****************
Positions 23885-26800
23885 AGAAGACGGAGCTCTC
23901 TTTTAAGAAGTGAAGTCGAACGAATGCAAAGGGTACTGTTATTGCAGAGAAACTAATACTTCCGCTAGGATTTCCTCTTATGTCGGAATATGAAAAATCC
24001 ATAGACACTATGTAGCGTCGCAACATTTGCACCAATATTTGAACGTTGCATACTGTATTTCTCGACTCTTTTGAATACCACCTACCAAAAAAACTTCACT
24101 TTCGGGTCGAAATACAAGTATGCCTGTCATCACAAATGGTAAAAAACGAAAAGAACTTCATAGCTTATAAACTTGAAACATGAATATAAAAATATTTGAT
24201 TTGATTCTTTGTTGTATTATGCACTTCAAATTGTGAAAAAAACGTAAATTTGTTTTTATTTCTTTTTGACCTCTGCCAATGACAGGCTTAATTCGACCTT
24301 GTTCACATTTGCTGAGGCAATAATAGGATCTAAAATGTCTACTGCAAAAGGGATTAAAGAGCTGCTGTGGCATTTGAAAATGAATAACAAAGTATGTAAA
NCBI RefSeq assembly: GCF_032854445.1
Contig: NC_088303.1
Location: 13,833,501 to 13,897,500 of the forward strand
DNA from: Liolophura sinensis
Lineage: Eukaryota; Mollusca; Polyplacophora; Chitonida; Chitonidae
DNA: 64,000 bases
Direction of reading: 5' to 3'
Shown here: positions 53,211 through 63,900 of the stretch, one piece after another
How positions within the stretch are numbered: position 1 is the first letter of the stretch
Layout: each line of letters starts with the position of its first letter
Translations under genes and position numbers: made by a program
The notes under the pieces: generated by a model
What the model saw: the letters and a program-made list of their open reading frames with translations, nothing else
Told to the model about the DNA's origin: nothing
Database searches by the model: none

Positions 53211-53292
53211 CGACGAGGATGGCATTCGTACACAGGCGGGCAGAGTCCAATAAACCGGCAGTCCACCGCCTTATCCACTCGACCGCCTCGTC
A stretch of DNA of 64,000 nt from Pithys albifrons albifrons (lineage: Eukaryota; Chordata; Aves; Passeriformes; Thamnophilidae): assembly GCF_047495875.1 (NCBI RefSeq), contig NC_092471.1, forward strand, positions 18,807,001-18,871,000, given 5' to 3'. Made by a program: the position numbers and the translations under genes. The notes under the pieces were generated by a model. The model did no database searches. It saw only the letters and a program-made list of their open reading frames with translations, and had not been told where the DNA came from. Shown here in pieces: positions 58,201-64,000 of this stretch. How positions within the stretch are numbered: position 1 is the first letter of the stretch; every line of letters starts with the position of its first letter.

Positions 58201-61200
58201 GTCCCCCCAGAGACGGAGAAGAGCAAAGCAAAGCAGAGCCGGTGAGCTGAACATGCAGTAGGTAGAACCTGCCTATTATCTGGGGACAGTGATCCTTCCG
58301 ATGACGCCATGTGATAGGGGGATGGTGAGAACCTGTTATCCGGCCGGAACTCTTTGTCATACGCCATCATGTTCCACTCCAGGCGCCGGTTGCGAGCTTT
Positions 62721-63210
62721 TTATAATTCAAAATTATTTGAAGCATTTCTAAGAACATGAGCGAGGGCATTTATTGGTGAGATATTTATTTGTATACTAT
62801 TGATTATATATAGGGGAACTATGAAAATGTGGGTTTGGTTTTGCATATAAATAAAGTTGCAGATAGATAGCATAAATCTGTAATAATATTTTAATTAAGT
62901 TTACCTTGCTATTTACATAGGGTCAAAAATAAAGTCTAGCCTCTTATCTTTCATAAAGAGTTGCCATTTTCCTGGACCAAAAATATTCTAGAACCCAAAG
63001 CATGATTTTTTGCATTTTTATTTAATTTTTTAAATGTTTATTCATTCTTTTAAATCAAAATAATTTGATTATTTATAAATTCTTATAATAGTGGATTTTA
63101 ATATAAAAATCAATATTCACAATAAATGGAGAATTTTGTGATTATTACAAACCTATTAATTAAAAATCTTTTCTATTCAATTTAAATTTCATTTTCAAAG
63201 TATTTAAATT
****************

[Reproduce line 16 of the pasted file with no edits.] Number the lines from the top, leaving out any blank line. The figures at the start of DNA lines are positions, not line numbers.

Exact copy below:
How positions within the stretch are numbered: position 1 is the first letter of the stretch